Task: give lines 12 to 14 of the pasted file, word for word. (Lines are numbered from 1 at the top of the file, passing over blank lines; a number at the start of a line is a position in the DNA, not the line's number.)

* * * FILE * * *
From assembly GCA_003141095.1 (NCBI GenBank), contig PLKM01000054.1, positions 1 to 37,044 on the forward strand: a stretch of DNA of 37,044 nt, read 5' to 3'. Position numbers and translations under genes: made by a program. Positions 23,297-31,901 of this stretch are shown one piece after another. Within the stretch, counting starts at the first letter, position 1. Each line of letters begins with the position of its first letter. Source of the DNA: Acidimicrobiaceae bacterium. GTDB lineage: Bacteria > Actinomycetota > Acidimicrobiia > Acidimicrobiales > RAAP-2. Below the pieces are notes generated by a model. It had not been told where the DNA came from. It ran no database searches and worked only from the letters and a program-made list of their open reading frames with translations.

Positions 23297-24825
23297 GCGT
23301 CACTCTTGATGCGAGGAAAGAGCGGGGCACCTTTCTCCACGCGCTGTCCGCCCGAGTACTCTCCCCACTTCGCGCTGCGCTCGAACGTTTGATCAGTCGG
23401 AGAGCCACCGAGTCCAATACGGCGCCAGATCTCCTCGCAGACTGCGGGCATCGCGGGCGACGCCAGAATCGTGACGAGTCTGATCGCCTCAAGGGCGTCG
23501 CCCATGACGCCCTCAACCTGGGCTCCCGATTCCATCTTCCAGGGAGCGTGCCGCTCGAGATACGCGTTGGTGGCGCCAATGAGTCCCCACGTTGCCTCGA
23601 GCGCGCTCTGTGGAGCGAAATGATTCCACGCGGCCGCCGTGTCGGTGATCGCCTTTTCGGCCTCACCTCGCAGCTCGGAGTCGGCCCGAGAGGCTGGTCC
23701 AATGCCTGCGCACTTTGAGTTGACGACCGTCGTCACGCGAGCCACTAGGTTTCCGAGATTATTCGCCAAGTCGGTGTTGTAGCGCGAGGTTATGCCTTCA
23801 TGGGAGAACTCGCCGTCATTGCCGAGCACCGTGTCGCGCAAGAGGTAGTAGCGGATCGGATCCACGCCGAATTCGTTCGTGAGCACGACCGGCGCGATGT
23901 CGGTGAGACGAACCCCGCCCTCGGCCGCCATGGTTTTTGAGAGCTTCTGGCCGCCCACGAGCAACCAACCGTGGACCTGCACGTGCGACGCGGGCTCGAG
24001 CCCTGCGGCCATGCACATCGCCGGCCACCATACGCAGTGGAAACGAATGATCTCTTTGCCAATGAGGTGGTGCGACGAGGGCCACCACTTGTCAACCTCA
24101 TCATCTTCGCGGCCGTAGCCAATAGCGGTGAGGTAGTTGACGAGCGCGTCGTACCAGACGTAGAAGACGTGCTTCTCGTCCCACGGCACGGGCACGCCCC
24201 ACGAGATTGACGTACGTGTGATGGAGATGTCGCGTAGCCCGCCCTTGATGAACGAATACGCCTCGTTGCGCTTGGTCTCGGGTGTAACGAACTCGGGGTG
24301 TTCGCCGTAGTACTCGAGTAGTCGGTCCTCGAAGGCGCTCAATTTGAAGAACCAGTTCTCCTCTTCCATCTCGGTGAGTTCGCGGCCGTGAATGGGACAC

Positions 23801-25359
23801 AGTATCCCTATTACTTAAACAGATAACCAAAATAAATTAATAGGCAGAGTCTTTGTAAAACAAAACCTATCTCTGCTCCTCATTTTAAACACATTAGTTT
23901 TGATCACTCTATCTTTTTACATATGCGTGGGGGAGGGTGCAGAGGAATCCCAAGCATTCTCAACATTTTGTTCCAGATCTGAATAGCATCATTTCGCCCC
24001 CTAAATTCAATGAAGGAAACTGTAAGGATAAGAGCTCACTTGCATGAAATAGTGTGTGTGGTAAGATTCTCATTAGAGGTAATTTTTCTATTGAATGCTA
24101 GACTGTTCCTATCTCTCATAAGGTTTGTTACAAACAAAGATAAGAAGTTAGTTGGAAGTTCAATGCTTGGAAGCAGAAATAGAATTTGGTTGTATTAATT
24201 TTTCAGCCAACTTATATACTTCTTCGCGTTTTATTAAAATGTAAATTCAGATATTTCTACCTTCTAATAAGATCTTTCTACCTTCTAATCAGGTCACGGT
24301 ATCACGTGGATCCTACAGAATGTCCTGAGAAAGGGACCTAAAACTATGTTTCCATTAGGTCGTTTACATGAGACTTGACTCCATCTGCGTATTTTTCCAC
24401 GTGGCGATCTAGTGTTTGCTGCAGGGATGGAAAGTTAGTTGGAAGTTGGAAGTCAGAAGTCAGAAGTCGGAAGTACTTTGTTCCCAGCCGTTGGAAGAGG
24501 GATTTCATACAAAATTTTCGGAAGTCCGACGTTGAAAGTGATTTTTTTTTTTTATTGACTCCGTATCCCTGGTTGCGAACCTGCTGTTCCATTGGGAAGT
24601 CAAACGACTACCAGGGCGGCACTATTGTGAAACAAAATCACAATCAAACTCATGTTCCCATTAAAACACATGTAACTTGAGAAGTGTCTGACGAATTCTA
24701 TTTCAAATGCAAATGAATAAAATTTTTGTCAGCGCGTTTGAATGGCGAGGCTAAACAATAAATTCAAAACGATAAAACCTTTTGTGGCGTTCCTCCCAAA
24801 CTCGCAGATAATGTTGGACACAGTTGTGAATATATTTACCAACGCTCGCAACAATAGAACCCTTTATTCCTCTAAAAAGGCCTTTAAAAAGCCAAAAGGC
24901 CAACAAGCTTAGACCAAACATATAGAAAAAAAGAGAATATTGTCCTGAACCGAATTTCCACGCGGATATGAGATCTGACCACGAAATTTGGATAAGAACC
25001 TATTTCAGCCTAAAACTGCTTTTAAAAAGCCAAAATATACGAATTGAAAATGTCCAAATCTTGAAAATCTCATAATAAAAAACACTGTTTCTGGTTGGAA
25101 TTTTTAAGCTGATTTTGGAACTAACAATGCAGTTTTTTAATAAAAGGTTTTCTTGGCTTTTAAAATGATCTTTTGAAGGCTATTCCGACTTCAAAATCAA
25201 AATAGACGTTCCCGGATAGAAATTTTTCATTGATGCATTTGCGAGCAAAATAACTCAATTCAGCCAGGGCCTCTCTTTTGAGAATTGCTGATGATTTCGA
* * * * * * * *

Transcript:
24101 TCATCTTCGCGGCCGTAGCCAATAGCGGTGAGGTAGTTGACGAGCGCGTCGTACCAGACGTAGAAGACGTGCTTCTCGTCCCACGGCACGGGCACGCCCC
24201 ACGAGATTGACGTACGTGTGATGGAGATGTCGCGTAGCCCGCCCTTGATGAACGAATACGCCTCGTTGCGCTTGGTCTCGGGTGTAACGAACTCGGGGTG
24301 TTCGCCGTAGTACTCGAGTAGTCGGTCCTCGAAGGCGCTCAATTTGAAGAACCAGTTCTCCTCTTCCATCTCGGTGAGTTCGCGGCCGTGAATGGGACAC